How to Crochet Ribbing(2 Methods)

Crochet ribbing is perfect for creating texture in a project, or adding a fitted shape without actually having to do any shaping. Here, we’ll go over the two methods for achieving this look. 

Crochet ribbing is good for two things: form and function. When it comes to adding beauty or “form” to a project, you can use ribbing to create different textures, patterns, and even make colorwork “pop” with adding in the raised element of ribbing. However, when it comes to function, not much can beat ribbing for allowing your projects to curve and fit in more desirable ways without doing any increases or decreases. In fact, in my own mind I like to think of crochet ribbing as “shaping without shaping”.

Showen here: swatches of the two different crochet ribbing methods

There are two basic ways to create ribbing, and they are both particularly useful in different situations. So, if you’ve got a project in mind, be sure to consider which one would look best for how you plan to apply it. Or, if you’ve simply already started something that requires a certain ribbing stitch, feel free to skip the other parts and just focus on what you need! 

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Keep reading below to learn about the two different ways you can crochet ribbing. Or, simply scroll to the bottom for a full video explanation! 

Required Skill Level for Crochet Ribbing

Learning how to crochet ribbing involves a certain technique(whichever one of the two below that you decide to try) rather than using any one stitch. Basic stitches that work with either version of crochet ribbing are half double crochet(hdc), and double crochet(dc). In technique 1 right below, you can also use smaller stitches like slip stitch(ss) and single crochet(sc). 

While taller stitches can also technically be used for ribbing, I would personally consider them only where I want to have a more ribbed texture. I probably wouldn’t use them alone for shaping, because the taller stitches just don’t pull together as well over the same number of rows as when the same method is used for shorter/smaller stitches. However, you can feel free to experiment and try for yourself! 

The main point here is that whatever method or stitch you want to use to crochet ribbing, the available stitches are very basic. We’re not talking about stitch combinations here at all, so knowing just one basic stitch is enough to try out crochet ribbing for yourself. You can absolutely learn this as a beginner, and it might just be one of the skills that takes you from absolute beginner to “advanced beginner” or even “intermediate”.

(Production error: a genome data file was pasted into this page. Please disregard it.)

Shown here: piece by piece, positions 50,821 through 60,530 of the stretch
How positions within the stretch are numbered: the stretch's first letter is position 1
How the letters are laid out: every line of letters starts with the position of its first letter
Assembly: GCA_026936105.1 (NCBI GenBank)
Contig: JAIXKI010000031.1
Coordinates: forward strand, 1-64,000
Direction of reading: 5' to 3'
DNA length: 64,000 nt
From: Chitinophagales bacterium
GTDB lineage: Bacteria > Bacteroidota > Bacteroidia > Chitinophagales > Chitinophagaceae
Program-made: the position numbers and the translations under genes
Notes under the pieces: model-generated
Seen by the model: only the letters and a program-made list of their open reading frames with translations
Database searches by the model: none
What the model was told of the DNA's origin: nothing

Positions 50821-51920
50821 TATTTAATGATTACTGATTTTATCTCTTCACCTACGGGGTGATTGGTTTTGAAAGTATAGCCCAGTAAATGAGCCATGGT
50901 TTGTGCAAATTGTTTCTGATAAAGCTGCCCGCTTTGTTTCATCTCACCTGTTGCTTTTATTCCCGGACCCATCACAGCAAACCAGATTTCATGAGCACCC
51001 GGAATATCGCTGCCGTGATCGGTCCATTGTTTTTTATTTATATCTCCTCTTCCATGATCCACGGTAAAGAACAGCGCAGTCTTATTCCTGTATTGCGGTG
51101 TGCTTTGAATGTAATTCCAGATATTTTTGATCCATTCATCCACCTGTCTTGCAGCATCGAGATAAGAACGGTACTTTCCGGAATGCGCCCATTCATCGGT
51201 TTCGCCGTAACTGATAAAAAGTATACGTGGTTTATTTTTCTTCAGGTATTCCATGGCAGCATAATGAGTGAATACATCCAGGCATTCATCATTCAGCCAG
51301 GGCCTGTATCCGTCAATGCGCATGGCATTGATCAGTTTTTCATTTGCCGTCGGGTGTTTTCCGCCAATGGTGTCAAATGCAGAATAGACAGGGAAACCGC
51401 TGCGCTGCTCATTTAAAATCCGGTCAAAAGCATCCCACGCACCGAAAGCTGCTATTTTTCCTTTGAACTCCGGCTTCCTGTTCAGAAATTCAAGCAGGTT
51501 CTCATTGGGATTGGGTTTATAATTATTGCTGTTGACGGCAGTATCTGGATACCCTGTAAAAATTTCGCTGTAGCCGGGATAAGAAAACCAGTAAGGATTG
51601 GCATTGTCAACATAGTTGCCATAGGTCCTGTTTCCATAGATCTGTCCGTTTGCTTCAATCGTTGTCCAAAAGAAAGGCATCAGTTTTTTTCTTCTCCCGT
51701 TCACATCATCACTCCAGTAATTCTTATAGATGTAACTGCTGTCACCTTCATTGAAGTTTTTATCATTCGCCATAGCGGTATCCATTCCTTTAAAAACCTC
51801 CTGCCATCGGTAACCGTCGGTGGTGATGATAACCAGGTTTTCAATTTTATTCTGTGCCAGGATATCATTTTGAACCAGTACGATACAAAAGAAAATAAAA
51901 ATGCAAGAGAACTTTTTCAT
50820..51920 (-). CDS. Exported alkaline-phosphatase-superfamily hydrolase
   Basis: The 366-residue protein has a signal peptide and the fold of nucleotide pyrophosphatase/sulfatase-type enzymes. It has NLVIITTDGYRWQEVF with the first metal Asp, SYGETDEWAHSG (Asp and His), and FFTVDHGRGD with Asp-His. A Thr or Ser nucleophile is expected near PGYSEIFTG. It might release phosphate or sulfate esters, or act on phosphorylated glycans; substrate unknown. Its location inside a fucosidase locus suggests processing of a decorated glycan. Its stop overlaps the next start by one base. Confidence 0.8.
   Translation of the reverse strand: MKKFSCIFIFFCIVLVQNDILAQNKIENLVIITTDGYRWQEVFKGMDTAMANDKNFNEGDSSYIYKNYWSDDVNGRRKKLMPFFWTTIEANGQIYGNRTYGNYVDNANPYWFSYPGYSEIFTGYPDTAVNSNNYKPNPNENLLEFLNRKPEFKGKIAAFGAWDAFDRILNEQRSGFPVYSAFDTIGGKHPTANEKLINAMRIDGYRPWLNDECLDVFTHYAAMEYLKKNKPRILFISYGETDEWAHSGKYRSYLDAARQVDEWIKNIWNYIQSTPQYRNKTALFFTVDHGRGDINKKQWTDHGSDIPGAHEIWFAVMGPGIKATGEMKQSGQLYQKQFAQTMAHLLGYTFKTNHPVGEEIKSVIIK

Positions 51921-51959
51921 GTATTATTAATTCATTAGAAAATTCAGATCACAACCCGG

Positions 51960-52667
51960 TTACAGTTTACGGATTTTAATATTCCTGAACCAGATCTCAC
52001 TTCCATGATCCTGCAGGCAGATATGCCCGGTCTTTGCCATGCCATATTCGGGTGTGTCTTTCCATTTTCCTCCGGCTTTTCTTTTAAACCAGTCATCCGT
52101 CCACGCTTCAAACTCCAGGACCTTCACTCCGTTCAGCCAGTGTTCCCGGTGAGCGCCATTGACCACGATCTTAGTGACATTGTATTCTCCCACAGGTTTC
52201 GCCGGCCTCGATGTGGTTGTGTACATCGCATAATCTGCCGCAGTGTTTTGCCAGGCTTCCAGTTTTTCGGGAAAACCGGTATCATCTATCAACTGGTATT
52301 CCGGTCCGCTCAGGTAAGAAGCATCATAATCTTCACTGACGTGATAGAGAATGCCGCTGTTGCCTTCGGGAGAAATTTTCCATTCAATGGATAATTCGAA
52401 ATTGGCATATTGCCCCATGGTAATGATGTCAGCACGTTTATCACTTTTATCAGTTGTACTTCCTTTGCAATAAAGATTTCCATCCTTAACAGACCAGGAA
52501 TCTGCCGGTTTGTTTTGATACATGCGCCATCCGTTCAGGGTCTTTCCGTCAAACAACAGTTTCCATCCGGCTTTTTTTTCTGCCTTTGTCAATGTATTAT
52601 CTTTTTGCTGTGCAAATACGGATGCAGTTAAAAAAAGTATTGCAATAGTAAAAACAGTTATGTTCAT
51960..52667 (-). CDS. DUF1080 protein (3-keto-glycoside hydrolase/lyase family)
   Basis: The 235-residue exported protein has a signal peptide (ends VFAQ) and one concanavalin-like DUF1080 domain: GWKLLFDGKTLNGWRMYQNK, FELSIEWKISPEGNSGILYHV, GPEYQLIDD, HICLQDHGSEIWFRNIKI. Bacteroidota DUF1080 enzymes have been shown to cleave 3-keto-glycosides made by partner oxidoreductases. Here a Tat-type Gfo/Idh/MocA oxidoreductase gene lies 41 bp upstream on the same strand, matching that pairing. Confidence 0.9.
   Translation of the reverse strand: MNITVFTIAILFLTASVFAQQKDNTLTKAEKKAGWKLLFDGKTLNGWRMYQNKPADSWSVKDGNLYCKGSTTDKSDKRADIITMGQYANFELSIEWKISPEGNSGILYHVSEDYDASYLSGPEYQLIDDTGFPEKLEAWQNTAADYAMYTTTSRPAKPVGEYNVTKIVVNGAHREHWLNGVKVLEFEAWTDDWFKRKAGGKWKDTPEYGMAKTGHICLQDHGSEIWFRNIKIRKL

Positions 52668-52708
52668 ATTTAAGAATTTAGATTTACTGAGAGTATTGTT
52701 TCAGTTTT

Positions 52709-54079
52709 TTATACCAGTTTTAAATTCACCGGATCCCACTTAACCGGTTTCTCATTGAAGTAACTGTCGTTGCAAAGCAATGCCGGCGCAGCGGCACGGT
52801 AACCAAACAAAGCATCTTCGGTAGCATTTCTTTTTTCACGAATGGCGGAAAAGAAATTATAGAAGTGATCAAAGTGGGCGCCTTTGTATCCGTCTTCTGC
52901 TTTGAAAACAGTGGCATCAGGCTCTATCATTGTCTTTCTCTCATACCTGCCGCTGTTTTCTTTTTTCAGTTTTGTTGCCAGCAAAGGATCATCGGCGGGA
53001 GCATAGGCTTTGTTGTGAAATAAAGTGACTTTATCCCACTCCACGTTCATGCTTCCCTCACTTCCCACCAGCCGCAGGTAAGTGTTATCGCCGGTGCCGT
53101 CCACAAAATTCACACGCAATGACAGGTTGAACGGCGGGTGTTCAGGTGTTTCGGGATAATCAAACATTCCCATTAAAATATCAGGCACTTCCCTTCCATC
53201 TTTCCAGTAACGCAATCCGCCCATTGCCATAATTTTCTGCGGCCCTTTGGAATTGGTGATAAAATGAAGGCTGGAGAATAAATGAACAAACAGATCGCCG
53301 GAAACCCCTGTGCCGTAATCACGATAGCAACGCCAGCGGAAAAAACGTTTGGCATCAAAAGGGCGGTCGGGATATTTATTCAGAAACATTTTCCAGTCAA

Let’s see what’s so great about both ribbing methods. 

Technique #1: Crochet Ribbing by Working in the Back Loops Only 

Okay, so the first way to crochet ribbing is by doing something that we call “back loop only”. With most crochet stitches there are two very clear loops that show up at the top of each stitch. In fact, altogether the top of a crochet row often looks like a whole new row of chain stitches. 

Working the back loop only, then, just means crocheting your next row of stitches using only the back loop(the loop that is farthest away from you) as you work into your previous row. Doing this in every row(or every other row if you want larger ribs) creates a distinct pattern that lays flat and also provides extra stretch. This ribbing pattern will work up in the direction of your rows. 

Examples

from left to right, the swatch below includes rows of double crochet, half double crochet, single crochet, and slip stitches all done in the back loop only. The far right is plain half double crochet for several rows.

Basic Directions

  • Turn your work from the previous row
  • Locate the front and back loops in the top of your first stitch from the previous row
  • Work the stitch in your current row into only the back loop. 
  • Work a turning chain and turn, and continue to do more rows in the same way.

Best Uses 

Working in the back loop only to create crochet ribbing is a great way to get a subtle striped texture in your work, especially when using taller stitches like half double crochet and double crochet. Using this method with slip stitches and single crochet, on the other hand, is not only great for texture but can also be a fantastic way to shape and fit your pattern. In fact, using the BLO method with slip stitches is my personal favorite way to create ribbing for shaping purposes. 

Slip stitches in the back loop only has an amazing stretch!

Slip stitching in the back loop only creates a very tight ribbing, that looks very close to knitted work. In my experience, this ribbing has held up the best to repeated stretching. It makes a wonderful option for crochet cuffs and edging for garments, which is why I chose to use it for the Thanfulness Cardigan. Overall, this might by my favorite way to do crochet ribbing.